I’m a Certified Sommelier and This Non-Alcoholic Aperitif Lives Up to the Hype
I write about wellness, but as a certified sommelier and former Michelin-starred restaurant bartender, I also write about alcoholic beverages — two things that don’t have to be mutually exclusive, by the way. As a wellness writer, and frankly, as a human, I feel that any initiatives that promote reevaluating our individual relationships with alcohol, such as Dry January, are worth exploring.
On the other hand, as a beverage professional, I have a hard time getting excited about the flood of no-ABV products that seem to be entering the market at an exponential rate to meet this sober-curious moment. If I’m choosing to forgo alcohol, whether for a whole month or a single meal, I’d just as soon have a seltzer than something designed to mimic what it is I’ve intentionally decided not to consume.
However, a recent tasting with De Soi, a lineup of non-alcoholic, sparkling aperitifs, may have actually changed my mind about all that. De Soi, (pronounced de-SWA,) is from a longer French idiom that means “pleasure with restraint,” and from my experience they have nailed the pleasure part better than any other NA beverage I’ve tried, with no disrespect meant to other, longstanding NA rockstars such as, you know, coffee.
A non-alcoholic beverage with a booze brand pedigree
De Soi was co-founded by Morgan McLachlan, Master Distiller of award-winning AMASS Dry Gin, and none other than Katy Perry. (If there’s another category I’m apathetic to as a beverage writer it’s celebrity-backed brands, but Perry at least has a history of aligning herself with natural, health-supportive products. That, and to parody a lyric if I may, I drank De Soi and I liked it.)
McLachlan’s fascination with botanicals began in her childhood upbringing in the Canadian Pacific Northwest, where she says there wasn’t much else to do but explore the forest. As an adult in Los Angeles, that fascination led her to make bathtub (literally) gin, with botanicals forged in Griffith Park and Southern California.
After founding AMASS, one of the first craft, not to mention female-fronted distilleries in the U.S., McLachlan specifically decided to stick with botanically-driven gin and other botanical-based offerings, and not broaden her catalog to other spirits like many craft distilleries have done. De Soi was the next step in terms of developing a product that allowed her to diversify, while still keeping her botanical focus.
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Built with botanicals
De Soi comes in three varieties, either in full-format 750-milliliter bottles, or in 8-ounce cans. Golden Hour, constructed with pear, yuzu, and earl grey tea; Champignon Dreams, made with apricot and other fruit juices, birch, and jasmine; and Purple Lune, made with tart cherry and other juices, dates, and rose.
Each flavor contains at least 37% juice, and sugar comes from natural forms like dried fruits and maple syrup, and acids such as sherry and balsamic vinegar help to bring a certain zing to the proceedings.
All three flavors reminded me of alcoholic beverages I enjoy: a Moscow Mule cocktail, sour beer, and Lambrusco, respectively, and yet I still felt I’d rather be drinking the De Soi in every case. (In the interest of transparency in an increasingly opaque food media realm, Do Soi has in no way sponsored this post. I just really liked them that much.)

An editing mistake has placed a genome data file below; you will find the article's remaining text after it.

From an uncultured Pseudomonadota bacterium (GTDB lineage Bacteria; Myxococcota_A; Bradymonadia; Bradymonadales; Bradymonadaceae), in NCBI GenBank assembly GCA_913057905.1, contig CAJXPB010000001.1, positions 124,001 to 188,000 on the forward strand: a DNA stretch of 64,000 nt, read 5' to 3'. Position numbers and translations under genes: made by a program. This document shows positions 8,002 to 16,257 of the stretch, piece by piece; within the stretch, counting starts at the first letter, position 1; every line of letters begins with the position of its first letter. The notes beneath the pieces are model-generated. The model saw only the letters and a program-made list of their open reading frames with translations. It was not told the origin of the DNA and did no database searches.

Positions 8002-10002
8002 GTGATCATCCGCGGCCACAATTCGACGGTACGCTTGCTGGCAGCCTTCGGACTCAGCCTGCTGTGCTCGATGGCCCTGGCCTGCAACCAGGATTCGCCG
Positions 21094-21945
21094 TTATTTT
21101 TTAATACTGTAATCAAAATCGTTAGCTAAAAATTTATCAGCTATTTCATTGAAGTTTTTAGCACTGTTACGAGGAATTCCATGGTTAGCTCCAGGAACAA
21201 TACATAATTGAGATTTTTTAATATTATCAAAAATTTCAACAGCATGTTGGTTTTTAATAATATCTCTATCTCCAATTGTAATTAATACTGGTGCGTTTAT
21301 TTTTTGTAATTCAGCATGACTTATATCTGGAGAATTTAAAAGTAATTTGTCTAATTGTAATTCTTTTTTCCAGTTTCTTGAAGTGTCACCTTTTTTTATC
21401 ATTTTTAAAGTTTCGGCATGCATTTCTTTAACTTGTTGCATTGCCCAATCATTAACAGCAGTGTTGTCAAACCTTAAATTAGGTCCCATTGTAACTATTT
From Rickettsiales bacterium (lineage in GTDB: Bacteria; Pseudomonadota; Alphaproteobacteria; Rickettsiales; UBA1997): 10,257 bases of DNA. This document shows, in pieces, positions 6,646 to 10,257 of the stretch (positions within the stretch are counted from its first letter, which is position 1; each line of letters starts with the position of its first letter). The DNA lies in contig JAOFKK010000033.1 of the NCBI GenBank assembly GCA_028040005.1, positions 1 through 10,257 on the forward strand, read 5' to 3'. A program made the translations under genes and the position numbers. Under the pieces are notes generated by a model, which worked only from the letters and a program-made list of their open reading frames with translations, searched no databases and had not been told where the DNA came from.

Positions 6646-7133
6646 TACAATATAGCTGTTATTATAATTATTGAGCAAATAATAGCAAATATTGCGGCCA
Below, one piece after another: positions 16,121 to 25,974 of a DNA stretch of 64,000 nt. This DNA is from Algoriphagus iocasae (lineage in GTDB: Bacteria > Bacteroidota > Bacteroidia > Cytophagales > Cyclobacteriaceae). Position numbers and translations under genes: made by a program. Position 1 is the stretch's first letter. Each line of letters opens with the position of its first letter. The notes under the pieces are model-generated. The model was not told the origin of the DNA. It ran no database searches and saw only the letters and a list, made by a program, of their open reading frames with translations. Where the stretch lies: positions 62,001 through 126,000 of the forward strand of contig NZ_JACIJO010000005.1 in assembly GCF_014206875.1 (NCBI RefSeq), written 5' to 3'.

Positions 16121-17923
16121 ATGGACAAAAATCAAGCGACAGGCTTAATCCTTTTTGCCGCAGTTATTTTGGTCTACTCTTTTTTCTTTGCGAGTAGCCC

This botanical-forward nature, built with a distiller’s sensibility for both complexity of flavor and mouthfeel, is what really sets De Soi’s non-alcoholic offerings apart, in my opinion.
“The concept for De Soi really came from a desire for me, and a lot of other people who work in the beverage industry, to have something complex and nuanced,” says McLachlan. “I really wanted to have something that was fun and bubbly, but sophisticated, that was also versatile. It’s a really great option for anyone looking to celebrate more mindfully for a single day, a single evening, or even just one round if you’re trying to break it up.”
In addition to De Soi’s botanical flavor profile, McLachlan employed Kerry Hughes, Ethnobotanist and Herbalist, to put botanicals to use in a functional way. “We added a bunch of plant-based adaptogens in there,” says McLachlan, “to basically emulate the physical sensation of enjoying a glass of alcohol, without the alcohol.”
Components such as lemon balm, reishi mushroom, green tea extract, ashwagandha, and passion flower help promote relaxation.
Alignment with aperitif
De Soi promotes its beverages as “sparkling aperitifs.” Aperitif in French, or aperitivo in Italian, takes its meaning from the word “to open” and refers to beverages that are drunk at the beginning of a meal to stimulate your appetite.
Despite the fact that I found De Soi’s three flavors to be reminiscent of various forms of spirits, beer, and wine, I think the alignment of the product with aperitif culture also helps set the right tone for the brand. The complex botanical flavor profiles share a pedigree with other beverages associated with aperitif culture, such as Amari, (bittersweet liqueurs,) or vermouth, an aromatized, fortified wine.
What’s more, I think all three of the beverages have a broader potential in the spirit of aperitif, or “opening,” not only to stimulate the appetite, but also, speaking from experience, to stimulate the minds of those not previously sold on the non-alcoholic movement.
Read next: 16 Non-Alcoholic Drinks for Dry January That Don’t Actually Suck
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